Data Lake vs Data Warehouse: What’s the Difference?
Although both data lakes and data warehouses are commonly used to store large amounts of data, the phrases are not interchangeable.
A data lake is not a straight substitute for a data warehouse; rather, they are complementary technologies that serve a variety of use cases, some of which overlap. Most companies that have a data lake also have a data warehouse.
The two methods of data storage are sometimes mistaken, yet they are vastly different. In reality, the only thing they have in common is that they both store data at a high level.
Because they serve various objectives and require separate sets of eyes to be effectively tuned, the distinction is critical. A data lake may be appropriate for one firm, whereas a data warehouse may be more appropriate for another.
Let's have a look at what these are and what the crucial distinctions are.
What is a Data Lake?
A data lake is a popular repository that can hold a large quantity of data while keeping the data's original structure. You can save data that hasn't been assigned a purpose yet. Its uses include dashboard creation, machine learning, and real-time analytics.
When you store a large quantity of data from many sources in one location, it's critical that it's in a concise manner. It should comply with certain laws and regulations and implement encryption to ensure that data security and accessibility are maintained.
Otherwise, only the data lake's design team understands how to access a certain sort of data. It would be impossible to discern between the data you want and the data you are retrieving without adequate information. As a result, it's critical that your data lake does not become a data swamp.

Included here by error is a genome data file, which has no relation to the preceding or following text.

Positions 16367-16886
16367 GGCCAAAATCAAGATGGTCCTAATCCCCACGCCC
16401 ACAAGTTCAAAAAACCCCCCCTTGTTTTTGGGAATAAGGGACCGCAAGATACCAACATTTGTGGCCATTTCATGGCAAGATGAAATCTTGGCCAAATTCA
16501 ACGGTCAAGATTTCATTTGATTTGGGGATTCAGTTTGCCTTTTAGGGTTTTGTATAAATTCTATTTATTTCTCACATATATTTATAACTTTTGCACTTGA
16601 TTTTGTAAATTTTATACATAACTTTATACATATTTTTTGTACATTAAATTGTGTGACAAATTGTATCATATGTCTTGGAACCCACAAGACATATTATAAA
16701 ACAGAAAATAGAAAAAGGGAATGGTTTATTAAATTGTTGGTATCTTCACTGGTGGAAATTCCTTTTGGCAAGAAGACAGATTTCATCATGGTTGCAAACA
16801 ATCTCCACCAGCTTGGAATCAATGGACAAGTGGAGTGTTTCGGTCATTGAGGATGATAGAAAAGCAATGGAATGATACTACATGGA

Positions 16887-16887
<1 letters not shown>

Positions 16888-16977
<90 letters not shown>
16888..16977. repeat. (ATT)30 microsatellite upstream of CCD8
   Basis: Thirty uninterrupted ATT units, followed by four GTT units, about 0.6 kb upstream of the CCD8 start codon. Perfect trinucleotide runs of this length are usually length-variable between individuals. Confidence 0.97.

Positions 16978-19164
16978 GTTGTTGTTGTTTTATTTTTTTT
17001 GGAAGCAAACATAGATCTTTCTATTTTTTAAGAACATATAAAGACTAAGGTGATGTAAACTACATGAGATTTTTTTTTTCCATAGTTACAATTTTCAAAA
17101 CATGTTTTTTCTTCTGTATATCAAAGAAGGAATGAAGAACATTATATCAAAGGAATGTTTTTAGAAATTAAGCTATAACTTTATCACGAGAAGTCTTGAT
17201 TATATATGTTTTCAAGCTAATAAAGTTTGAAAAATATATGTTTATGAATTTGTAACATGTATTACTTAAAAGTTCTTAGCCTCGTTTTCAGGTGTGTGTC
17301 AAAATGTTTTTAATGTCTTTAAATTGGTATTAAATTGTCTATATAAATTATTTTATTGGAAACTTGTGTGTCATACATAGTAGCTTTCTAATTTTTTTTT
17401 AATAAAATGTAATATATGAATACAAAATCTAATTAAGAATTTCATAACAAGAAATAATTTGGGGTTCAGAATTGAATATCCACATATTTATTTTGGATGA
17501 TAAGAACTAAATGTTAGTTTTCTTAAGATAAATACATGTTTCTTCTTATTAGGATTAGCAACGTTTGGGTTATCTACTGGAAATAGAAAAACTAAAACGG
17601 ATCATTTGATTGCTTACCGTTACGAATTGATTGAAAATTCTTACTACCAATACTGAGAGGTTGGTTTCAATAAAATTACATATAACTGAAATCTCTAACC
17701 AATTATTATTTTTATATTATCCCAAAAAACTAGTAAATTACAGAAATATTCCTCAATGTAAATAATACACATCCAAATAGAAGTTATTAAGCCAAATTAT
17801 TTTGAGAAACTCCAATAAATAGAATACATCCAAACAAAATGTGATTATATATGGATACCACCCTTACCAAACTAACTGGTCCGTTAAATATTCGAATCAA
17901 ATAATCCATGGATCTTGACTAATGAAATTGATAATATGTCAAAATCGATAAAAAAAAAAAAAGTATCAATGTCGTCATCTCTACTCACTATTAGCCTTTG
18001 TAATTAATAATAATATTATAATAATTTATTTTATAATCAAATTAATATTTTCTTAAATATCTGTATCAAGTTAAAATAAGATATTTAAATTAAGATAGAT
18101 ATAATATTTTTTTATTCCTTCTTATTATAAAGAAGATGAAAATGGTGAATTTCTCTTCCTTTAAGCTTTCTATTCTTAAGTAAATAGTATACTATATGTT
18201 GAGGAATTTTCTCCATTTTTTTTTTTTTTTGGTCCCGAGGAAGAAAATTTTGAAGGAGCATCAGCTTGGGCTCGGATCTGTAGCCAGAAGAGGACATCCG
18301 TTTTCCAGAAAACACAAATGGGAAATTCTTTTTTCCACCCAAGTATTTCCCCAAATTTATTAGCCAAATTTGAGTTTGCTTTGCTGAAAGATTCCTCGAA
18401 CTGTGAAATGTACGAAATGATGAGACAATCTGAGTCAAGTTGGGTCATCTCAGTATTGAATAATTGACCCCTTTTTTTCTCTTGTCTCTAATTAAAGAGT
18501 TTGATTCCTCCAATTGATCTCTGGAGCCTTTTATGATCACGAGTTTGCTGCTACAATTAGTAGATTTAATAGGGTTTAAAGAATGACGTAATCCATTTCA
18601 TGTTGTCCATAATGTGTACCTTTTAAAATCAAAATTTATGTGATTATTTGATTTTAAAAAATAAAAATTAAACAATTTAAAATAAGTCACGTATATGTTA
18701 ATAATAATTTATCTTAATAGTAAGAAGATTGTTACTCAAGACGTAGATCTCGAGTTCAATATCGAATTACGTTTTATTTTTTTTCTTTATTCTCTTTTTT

A data lake has a few unique characteristics:
- Source systems are used to load all data. There isn't a single piece of information that isn't considered.
- At the leaf level, data is kept in an untransformed or virtually untransformed condition.
- To meet the demands of analysis, data is changed and schema is applied.
What is a Data Warehouse?
A data warehouse is a collection of technologies, and components used to make strategic data decisions. In order to give actionable business insights, it gathers and maintains data from a variety of sources. It refers to the electronic storing of an enormous volume of data for inquiry and analysis rather than transaction processing. It is the transformation of data into information.
The following are the characteristics of a data warehouse:
-It's an abstracted representation of the company's operations, arranged by subject.
-It has undergone a lot of transformation and has a lot of structure.
-Data isn't entered into the data warehouse until its purpose is determined.
-Ralph Kimball and Bill Inmon established methodologies that are commonly followed.
Key Differences Between Data Lakes and Data Warehouses
Data lakes are frequently equated to data warehouses, although this isn't the case. Data lakes and data warehouses are vastly different from their structure and processing, to who uses them, how data is protected and why they are implemented
A data lake is not a straight substitute for a data warehouse; rather, they are complementary technologies that serve a variety of use cases, some of which overlap. The majority of companies that have a data lake also have a data warehouse.
Unstructured data is data that hasn't been cleansed, and it includes things like photographs, chat logs, and PDF files. Structured data is unstructured data that has been cleaned to suit a schema, organized into tables, and characterized by data types and relationships.
The fundamental distinction between lakes and warehouses is this:
-IoT devices, real-time social media feeds user data, and web application transactions are all sources of data for data lakes. This data is sometimes organized, but it is frequently unstructured since it is ingested directly from the data source.
-Historical data that has been cleansed to match a relational structure is stored in data warehouses. You can also automate the whole process and create data workflows to pass various data types with the ability to manage them better.